Are you just not ready to say goodbye to your garden for the season? Having a lush, green outdoor space is certainly one of the pleasures of being a homeowner. But just because the temperatures are turning colder doesn’t mean you have to say goodbye to all your little plant friends. Why not let 2021 be the year you finally bring your garden indoors? If this sounds like a dream come true, then here’s what you need to know to get your indoor garden started this fall.
Decide what you’ll grow
You have many choices when it comes to creating an indoor garden to enjoy during the colder months. You can choose to grow your own herbs or vegetables so that you’ll always have something fresh to include in your meals. Or you can simply create a wonderful garden with a selection of houseplants that can thrive indoors.
Consider the lighting
Plants need light to survive. It’s very important to consider how much light is available when choosing what you’ll grow inside. North-facing windows get little direct light, especially in winter. East-facing windows enjoy the morning light, while west-facing windows get their light in the afternoon. South-facing windows get the most light, especially in the winter when the sun is lower in the sky. If your home doesn’t have enough light to support plants, then you can supplement it with indoor grow lights, which are readily available online.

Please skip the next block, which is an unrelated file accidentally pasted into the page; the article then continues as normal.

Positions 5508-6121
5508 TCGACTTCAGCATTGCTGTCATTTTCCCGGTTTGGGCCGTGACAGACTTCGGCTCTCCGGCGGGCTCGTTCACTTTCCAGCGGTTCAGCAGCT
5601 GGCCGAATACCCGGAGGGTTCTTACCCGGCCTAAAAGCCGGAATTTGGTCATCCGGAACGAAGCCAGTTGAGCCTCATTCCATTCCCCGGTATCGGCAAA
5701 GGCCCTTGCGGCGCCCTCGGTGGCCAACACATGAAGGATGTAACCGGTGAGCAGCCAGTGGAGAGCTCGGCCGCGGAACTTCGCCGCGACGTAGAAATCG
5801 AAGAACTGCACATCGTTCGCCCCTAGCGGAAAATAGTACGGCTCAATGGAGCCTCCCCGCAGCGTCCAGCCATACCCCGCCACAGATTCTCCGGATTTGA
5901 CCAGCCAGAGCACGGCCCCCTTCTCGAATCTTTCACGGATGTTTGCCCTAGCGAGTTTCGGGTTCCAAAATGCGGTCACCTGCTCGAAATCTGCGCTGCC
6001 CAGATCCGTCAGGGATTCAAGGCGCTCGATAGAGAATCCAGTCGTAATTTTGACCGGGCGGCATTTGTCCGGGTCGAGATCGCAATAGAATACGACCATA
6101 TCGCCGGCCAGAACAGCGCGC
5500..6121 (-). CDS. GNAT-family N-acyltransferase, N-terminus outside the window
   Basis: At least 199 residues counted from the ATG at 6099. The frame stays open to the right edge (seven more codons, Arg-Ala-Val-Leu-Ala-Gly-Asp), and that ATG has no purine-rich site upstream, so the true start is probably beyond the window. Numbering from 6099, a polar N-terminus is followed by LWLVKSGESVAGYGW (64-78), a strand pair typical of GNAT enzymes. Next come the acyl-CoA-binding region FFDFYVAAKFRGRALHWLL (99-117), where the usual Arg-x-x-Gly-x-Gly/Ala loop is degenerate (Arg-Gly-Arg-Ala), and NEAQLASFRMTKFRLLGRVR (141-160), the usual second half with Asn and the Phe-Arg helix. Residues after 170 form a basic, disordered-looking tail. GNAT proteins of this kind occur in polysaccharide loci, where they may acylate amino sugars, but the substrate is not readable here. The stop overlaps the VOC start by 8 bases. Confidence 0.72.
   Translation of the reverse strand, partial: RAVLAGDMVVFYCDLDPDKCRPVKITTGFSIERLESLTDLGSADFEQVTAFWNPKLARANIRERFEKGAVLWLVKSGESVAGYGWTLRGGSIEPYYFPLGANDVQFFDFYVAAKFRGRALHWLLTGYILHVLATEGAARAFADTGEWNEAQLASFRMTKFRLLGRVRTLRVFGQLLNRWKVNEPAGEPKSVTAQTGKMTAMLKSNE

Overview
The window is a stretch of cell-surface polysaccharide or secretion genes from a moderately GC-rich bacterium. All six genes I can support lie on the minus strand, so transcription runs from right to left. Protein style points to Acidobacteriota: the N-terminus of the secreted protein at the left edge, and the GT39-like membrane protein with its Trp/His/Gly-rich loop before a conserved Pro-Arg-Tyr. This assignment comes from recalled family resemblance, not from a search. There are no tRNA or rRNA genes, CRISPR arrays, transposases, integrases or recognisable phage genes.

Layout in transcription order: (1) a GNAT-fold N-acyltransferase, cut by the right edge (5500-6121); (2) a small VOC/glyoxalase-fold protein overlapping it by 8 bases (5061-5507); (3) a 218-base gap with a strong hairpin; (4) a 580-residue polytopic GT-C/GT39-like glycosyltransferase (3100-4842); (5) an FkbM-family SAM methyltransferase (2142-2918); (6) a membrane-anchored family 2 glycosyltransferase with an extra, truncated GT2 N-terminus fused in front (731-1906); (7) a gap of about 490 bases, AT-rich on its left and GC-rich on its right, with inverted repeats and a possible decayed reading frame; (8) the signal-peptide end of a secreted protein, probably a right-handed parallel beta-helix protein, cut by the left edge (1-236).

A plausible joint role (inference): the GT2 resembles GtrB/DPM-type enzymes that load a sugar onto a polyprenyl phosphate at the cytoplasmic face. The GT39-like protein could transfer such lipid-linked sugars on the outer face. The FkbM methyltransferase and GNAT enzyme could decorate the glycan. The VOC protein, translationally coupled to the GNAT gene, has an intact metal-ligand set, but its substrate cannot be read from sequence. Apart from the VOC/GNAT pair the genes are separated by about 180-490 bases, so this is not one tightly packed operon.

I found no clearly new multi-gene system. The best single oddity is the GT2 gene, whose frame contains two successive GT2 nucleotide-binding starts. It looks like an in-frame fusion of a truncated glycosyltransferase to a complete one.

Think about humidity
Another important consideration when growing an indoor garden is the amount of humidity in the air. Winter tends to be very dry in most locations, which can stress plants. The air can dry out even more once you turn the heat on, or if you have a fireplace. You can boost the humidity in the air by misting your plants, clustering them together, or placing plants on pebble trays filled with water. Another easy choice is to use a humidifier in the room with your plants to keep moisture levels up.
Learn how to water
Obviously, plants also need water to survive. But not all plants need the same amount of water, and many plants need less water when they go dormant in the fall and winter. Find out how much water each kind of plant will need so that you don’t under- or over-water your plants. A good rule of thumb is to water plants when the top of the soil becomes dry. And make sure to evenly saturate the soil. Use planters with drainage holes so excess water can be released. Otherwise, the roots could rot.
Find good sources for plants
Once you know the basics, you can start collecting your plants! Local garden centers and florists are great places to get plants that can grow in your area. Do you have any friends or family who have indoor plants? Then see if they will share divisions or cuttings with you. This is a great way to increase your collection without spending a lot of money. You may also find free or inexpensive plants on local sites like Facebook Marketplace or Craigslist. Of course, many people sell plants online. Look for suppliers that have good reviews so that you’ll know the plant will arrive healthy and ready for its new home.